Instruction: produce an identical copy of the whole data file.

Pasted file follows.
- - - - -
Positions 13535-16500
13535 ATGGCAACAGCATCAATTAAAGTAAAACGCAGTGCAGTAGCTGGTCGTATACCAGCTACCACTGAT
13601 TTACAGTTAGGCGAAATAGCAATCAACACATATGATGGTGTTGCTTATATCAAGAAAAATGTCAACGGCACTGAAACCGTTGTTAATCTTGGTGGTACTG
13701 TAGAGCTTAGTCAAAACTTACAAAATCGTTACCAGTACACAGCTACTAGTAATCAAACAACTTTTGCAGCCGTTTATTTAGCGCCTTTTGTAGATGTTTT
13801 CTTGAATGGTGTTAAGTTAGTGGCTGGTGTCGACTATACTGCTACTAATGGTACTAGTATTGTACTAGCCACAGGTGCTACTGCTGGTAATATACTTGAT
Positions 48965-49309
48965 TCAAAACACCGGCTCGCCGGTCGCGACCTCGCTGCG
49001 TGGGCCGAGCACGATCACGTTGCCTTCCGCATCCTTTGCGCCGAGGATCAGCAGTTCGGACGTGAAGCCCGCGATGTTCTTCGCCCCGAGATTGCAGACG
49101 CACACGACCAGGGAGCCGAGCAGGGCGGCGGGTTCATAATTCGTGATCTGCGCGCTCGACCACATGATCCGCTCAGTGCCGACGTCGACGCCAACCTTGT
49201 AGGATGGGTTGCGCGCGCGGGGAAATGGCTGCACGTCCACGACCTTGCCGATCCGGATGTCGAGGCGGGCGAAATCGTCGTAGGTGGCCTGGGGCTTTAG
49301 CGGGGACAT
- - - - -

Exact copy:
Positions 13535-16500
13535 ATGGCAACAGCATCAATTAAAGTAAAACGCAGTGCAGTAGCTGGTCGTATACCAGCTACCACTGAT
13601 TTACAGTTAGGCGAAATAGCAATCAACACATATGATGGTGTTGCTTATATCAAGAAAAATGTCAACGGCACTGAAACCGTTGTTAATCTTGGTGGTACTG
13701 TAGAGCTTAGTCAAAACTTACAAAATCGTTACCAGTACACAGCTACTAGTAATCAAACAACTTTTGCAGCCGTTTATTTAGCGCCTTTTGTAGATGTTTT
13801 CTTGAATGGTGTTAAGTTAGTGGCTGGTGTCGACTATACTGCTACTAATGGTACTAGTATTGTACTAGCCACAGGTGCTACTGCTGGTAATATACTTGAT
Positions 48965-49309
48965 TCAAAACACCGGCTCGCCGGTCGCGACCTCGCTGCG
49001 TGGGCCGAGCACGATCACGTTGCCTTCCGCATCCTTTGCGCCGAGGATCAGCAGTTCGGACGTGAAGCCCGCGATGTTCTTCGCCCCGAGATTGCAGACG
49101 CACACGACCAGGGAGCCGAGCAGGGCGGCGGGTTCATAATTCGTGATCTGCGCGCTCGACCACATGATCCGCTCAGTGCCGACGTCGACGCCAACCTTGT
49201 AGGATGGGTTGCGCGCGCGGGGAAATGGCTGCACGTCCACGACCTTGCCGATCCGGATGTCGAGGCGGGCGAAATCGTCGTAGGTGGCCTGGGGCTTTAG
49301 CGGGGACAT